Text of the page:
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Hoosier Uplands receives funding for
new apartment project

Last month, Hoosier Uplands Economic Development Corporation received notice of funding for a new apartment project called Eagle Place Apartments. The project will convert the former St. John’s School in Loogootee, Ind., into 20 apartment units for seniors over the age of 55. It is the 16th housing project that Hoosier Uplands has provided for the community since 2000.

Funding for the project comes from:

Construction begins this month with an expected completion in August 2018.

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Pace honors family of three with Self-Reliance Award at 21st Annual Stakeholders’ Gala

Pace Community Action Agency leaders awarded a Self-Reliance Award to a hardworking family of three at the Annual Stakeholders’ Gala on Sept. 21.

Meet Denise, Cameron and Devin 

In 1995, Denise Mandabach enrolled her sons — Cameron and Devin — in Pace’s Head Start Program where she was a frequent volunteer. Later, she received energy assistance and utilized the Weatherization Program to replace a furnace. She also received health services through Pace’s Health Connection Program. Today, Denise teaches job readiness and life skills to individuals with special needs and has been with her company for more than 15 years.
Cameron graduated from high school in 2009 and was a selected recipient of the Judith Bobe Scholarship, awarded to past Head Start students as they transition to higher education. Cameron was a volunteer with Head Start during his high school tenure, before he went on to graduate from Indiana University. Today, he is a manager living in Hillsboro, N.C.
Devin also volunteered in Head Start classrooms during his junior and senior years of high school. In 2010, like his brother before him, Devin received the Judith Bobe Scholarship. He completed his graduate studies in 2016 and achieved his doctorate of pharmacy from Purdue University. He is currently employed as a pharmacist.

Tai Blythe, associate director of Pace, shared her thoughts on this successful family: “As we think about self-reliance and the services provided by Pace to help others in their quests, we are very proud of this family!”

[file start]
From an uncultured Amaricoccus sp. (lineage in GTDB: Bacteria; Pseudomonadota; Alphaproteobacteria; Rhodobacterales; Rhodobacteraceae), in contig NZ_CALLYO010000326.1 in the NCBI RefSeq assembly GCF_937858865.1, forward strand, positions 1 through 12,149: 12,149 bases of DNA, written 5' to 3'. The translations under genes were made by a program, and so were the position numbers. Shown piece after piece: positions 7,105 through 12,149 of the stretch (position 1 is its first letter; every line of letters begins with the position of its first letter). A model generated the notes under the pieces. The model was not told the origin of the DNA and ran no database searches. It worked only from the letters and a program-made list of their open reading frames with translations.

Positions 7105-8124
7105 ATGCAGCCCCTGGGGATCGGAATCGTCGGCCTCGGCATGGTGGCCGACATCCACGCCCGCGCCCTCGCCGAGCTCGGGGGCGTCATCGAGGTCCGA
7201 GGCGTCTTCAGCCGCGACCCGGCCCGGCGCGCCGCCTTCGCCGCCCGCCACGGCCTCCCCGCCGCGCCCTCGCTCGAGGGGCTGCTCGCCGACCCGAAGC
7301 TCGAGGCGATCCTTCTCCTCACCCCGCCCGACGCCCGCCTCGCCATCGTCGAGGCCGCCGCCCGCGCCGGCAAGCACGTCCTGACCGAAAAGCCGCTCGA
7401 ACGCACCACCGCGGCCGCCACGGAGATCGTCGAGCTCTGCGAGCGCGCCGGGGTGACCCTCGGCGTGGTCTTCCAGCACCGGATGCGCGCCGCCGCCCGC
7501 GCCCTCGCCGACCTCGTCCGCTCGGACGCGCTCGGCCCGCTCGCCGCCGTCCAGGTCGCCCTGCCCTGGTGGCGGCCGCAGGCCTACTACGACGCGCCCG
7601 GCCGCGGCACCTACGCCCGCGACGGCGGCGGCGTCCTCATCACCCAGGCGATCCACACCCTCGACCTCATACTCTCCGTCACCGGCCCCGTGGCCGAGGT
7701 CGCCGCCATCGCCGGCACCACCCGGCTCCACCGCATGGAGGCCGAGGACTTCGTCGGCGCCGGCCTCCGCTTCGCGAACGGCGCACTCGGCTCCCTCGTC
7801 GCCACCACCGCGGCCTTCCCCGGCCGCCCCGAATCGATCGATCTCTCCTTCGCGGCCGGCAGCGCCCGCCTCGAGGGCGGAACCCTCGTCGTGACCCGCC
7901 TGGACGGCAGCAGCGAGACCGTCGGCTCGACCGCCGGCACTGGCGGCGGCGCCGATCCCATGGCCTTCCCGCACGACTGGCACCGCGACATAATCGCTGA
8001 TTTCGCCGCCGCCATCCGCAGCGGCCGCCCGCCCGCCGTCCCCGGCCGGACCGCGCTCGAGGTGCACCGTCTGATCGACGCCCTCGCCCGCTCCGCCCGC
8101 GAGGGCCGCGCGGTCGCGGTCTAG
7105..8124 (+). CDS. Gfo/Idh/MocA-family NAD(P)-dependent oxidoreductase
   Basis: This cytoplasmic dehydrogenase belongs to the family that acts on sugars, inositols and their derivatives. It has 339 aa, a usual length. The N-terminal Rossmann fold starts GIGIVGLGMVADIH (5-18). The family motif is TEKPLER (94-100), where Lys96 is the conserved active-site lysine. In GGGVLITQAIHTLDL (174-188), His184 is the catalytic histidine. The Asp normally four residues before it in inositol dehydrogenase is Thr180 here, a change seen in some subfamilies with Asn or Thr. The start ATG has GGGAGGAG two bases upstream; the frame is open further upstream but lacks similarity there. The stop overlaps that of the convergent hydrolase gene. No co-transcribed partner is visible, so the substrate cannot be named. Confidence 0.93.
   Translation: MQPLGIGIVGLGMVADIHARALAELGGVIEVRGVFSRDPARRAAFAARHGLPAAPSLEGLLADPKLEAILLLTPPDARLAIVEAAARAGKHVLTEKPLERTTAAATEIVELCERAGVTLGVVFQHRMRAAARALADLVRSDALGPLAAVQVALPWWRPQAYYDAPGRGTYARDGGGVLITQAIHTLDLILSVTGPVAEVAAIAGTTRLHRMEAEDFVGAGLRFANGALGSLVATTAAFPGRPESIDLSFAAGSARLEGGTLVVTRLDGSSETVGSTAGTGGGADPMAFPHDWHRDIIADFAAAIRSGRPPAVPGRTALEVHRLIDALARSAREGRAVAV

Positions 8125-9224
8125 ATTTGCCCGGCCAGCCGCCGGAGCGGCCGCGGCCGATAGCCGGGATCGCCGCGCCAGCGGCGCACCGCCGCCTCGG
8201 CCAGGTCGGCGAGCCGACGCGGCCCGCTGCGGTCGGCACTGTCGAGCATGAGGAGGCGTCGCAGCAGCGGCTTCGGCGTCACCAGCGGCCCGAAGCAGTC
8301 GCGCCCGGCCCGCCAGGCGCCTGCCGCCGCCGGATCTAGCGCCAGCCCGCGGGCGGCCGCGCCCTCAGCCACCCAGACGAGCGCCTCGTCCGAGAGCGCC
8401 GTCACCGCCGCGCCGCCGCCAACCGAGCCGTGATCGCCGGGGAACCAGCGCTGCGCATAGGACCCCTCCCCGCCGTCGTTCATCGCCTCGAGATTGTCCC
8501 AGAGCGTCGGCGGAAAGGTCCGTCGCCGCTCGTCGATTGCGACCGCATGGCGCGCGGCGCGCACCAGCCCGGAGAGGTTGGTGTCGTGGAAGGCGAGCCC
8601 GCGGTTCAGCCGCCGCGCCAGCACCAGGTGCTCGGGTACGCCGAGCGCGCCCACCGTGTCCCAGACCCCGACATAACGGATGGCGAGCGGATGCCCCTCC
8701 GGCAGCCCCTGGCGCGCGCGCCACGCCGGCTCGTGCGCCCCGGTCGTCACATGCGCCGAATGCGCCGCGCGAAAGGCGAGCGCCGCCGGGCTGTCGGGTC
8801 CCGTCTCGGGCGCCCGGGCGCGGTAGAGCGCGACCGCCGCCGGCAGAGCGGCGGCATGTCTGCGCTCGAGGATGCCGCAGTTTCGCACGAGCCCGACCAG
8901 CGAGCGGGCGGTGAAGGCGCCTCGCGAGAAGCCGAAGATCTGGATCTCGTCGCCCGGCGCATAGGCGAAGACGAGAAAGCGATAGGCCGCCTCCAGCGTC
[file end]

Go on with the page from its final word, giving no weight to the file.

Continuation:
Humorous keynote speaker lightens up
Pace's Stakeholder Gala

Nationally renowned speaker, blogger and fellow nonprofit leader, Vu Le (pronounced “voo lay”), entertained the crowd of business owners, customers, government officials and staff members at Pace’s Annual Stakeholders’ Gala on Sept. 21.

Le is the executive director of Seattle-based Rainier Valley Corps, a nonprofit that promotes social justice for people of color. His humorous, relatable stories about running a nonprofit organization reminded attendees that humor can be found in the nonprofit world.

Learn more about Vu Le and his organization and get a taste of his great sense of humor in his website biography.

Pictured above: Bertha Proctor, Pace CEO, poses with
Vu Le, keynote speaker, at this year's Pace Stakeholder Gala.


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NWICA’s Farmers’ Market Nutrition Program has another successful summer

Northwest Indiana Community Action (NWICA) celebrates another successful run of its Farmers' Market Nutrition Program, which provides eligible senior citizens with checks to purchase fresh, locally-grown fruits and vegetables at local farmers' markets.

NWICA began the distribution of checks in June and distributed its last check in August. In partnership with the U.S. Department of Agriculture and the Indiana State Department of Health, NWICA's program served 840 seniors in Lake, Porter, Starke, Pulaski, Jasper and Newton counties again this year.